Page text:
Motion Filed to Centralize Cook IVC Filter Lawsuits in MDL

Motion Filed to Centralize Cook IVC Filter Lawsuits in MDLAugust 1, 2014 — Attorneys for dozens of plaintiffs who were injured by inferior vena cava (IVC) filters manufactured by Cook Medical have filed a motion (PDF) asking federal judges to centralize the litigation into a Multi-District Litigation (MDL).

The motion was filed on July 21 on behalf of plaintiffs in 27 lawsuits in 11 district courts. The sprawling litigation is located in Indiana, Pennsylvania, Nevada, Tennessee, California, Montana, North Carolina, Ohio, Washington, West Virginia, and Kentucky.

Attorneys argued for the Southern District of Indiana, where 14 of the 27 lawsuits are already filed. Cook Medical is headquartered in Bloomington, Indiana. Furthermore, attorneys argue that this venue is appropriate because many corporate witnesses and documents are located in this district. It would also help improve efficiency and reduce the risk of conflicting rulings in different district courts.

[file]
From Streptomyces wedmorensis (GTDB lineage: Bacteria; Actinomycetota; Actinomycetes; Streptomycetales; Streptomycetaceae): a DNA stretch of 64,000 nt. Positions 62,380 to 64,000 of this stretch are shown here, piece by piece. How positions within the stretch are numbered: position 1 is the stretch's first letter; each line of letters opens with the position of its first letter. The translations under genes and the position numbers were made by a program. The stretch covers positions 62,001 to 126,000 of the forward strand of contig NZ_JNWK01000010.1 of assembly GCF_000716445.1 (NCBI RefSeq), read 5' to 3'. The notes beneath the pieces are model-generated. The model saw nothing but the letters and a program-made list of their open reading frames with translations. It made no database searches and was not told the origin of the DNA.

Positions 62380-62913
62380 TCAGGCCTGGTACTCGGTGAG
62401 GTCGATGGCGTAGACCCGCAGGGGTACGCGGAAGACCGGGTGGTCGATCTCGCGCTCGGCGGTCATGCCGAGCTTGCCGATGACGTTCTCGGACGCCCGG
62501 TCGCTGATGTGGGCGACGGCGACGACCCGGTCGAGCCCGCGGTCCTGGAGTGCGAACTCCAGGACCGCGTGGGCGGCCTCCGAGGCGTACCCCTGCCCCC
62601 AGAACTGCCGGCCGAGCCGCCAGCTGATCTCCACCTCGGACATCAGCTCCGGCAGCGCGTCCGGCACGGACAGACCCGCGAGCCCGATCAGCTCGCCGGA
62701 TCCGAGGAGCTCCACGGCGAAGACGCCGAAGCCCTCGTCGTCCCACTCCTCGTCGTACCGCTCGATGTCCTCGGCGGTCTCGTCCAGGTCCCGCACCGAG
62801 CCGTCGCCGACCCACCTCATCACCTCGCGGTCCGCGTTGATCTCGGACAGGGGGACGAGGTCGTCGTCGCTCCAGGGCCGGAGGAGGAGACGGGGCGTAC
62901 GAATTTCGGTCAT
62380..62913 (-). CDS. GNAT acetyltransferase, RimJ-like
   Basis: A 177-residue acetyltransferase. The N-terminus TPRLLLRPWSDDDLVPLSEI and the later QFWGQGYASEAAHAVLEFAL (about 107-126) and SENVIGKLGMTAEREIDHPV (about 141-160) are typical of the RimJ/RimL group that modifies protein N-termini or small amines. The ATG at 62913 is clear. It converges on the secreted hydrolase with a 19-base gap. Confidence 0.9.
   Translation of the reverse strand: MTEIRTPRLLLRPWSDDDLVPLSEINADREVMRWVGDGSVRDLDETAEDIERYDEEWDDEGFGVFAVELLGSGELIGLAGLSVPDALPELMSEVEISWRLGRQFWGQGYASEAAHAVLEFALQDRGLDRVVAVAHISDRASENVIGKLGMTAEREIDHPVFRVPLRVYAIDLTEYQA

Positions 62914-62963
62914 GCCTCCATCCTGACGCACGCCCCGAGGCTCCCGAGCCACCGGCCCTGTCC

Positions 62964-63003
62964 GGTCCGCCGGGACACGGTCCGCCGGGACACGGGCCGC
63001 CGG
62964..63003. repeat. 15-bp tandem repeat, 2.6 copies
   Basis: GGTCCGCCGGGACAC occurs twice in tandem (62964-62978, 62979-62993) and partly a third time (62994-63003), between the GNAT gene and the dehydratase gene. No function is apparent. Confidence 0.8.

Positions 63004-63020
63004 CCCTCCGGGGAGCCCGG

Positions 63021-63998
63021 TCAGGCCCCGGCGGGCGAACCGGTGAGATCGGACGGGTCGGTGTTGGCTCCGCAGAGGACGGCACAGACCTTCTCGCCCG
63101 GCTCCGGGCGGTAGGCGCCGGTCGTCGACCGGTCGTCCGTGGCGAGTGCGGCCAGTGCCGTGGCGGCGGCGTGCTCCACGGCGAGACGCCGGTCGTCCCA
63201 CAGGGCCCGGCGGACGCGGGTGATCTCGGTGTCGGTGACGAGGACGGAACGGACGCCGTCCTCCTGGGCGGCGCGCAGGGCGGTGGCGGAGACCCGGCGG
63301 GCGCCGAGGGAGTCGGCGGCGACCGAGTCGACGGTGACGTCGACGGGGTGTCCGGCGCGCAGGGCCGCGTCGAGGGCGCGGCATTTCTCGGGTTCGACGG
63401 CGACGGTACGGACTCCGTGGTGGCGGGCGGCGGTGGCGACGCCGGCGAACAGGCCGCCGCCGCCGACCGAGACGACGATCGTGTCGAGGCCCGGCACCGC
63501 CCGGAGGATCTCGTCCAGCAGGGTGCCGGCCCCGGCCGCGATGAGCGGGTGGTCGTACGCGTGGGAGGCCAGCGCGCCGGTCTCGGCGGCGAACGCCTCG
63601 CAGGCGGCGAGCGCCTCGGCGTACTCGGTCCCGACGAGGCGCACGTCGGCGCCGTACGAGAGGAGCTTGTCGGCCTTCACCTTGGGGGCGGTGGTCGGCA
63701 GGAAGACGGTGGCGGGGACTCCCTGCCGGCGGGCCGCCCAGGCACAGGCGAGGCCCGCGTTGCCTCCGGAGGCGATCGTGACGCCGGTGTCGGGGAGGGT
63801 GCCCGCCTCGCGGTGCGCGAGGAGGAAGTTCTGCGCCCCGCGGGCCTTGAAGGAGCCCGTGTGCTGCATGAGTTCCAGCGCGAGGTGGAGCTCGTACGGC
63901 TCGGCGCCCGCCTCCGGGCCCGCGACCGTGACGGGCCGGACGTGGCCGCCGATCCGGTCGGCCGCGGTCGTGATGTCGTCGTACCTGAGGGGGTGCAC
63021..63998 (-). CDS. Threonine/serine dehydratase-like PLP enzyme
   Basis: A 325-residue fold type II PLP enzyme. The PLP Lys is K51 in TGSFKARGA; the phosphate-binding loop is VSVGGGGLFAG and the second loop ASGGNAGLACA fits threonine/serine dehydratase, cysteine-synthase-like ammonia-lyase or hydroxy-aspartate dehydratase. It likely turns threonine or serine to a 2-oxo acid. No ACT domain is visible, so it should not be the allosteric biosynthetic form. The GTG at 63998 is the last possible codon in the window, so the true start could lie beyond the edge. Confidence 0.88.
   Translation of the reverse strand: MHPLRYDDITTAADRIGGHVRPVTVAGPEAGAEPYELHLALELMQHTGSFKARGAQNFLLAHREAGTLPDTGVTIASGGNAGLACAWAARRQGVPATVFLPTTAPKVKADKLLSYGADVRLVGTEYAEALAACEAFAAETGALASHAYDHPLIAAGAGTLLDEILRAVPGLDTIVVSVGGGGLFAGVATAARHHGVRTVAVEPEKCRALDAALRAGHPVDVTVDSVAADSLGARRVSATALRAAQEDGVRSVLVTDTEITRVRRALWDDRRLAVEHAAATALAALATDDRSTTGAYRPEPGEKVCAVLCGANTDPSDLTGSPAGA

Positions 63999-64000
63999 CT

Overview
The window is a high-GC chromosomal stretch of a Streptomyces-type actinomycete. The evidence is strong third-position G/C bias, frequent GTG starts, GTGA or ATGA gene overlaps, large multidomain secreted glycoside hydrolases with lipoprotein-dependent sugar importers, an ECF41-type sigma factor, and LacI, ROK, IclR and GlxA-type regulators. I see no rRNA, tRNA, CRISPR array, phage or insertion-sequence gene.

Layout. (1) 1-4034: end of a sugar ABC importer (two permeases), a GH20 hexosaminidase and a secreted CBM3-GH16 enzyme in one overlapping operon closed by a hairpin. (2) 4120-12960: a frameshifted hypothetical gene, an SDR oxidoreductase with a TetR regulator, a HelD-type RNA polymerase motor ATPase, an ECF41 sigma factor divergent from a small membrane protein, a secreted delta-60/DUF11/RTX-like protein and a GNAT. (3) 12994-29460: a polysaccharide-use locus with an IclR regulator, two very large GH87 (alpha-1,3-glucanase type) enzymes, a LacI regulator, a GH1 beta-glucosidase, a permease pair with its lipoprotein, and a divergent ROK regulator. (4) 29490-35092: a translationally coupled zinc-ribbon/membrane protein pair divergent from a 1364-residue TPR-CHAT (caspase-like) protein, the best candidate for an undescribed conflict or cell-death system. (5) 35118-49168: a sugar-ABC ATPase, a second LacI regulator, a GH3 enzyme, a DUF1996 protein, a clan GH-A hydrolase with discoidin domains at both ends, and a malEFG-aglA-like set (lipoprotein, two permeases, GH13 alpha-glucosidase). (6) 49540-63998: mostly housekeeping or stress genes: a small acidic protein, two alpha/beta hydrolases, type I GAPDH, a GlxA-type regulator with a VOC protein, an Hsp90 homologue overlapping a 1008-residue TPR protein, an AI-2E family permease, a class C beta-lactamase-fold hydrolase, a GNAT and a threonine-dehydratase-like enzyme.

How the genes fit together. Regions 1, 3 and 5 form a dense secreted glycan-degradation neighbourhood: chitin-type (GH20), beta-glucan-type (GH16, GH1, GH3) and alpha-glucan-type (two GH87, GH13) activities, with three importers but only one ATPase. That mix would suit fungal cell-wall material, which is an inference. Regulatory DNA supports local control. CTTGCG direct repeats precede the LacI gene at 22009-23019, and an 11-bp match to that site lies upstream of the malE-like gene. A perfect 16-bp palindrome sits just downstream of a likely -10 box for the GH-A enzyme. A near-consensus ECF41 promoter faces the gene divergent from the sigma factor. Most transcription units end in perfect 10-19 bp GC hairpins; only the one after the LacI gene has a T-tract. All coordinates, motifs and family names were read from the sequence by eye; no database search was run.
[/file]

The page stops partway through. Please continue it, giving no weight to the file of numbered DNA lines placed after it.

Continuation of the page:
The lawsuits all make similar allegations involving defective design, misrepresentation in marketing, and failure to warn about side effects. The device is implanted in a patient’s body to catch blood clots before they reach the lungs and cause a pulmonary embolism.

The plaintiffs allege that the Cook failed to warn that their IVC filters cannot sustain normal anatomical and physiological forces in the body. They cite a study published in Cardiovascular Interventional Radiology in April 2012.

Researchers looked at adverse events associated with the Gunther Tulip and Celect IVC filters that were implanted between July 2007 and May 2009. After 71 days, 100% of the filters had some degree of filter perforation of the venal caval wall. This same study reported that tilt was seen in 40% of the implanted filters.

In August 2010, the U.S. Food and Drug Administration (FDA) warned that they had received over 900 adverse events reports involving retrievable IVC filters that were not removed in patients who were no longer at risk of pulmonary embolism. Since then, a number of lawsuits have been filed, including C.R. Bard, manufacturer of the Recovery and G2 IVC filters.

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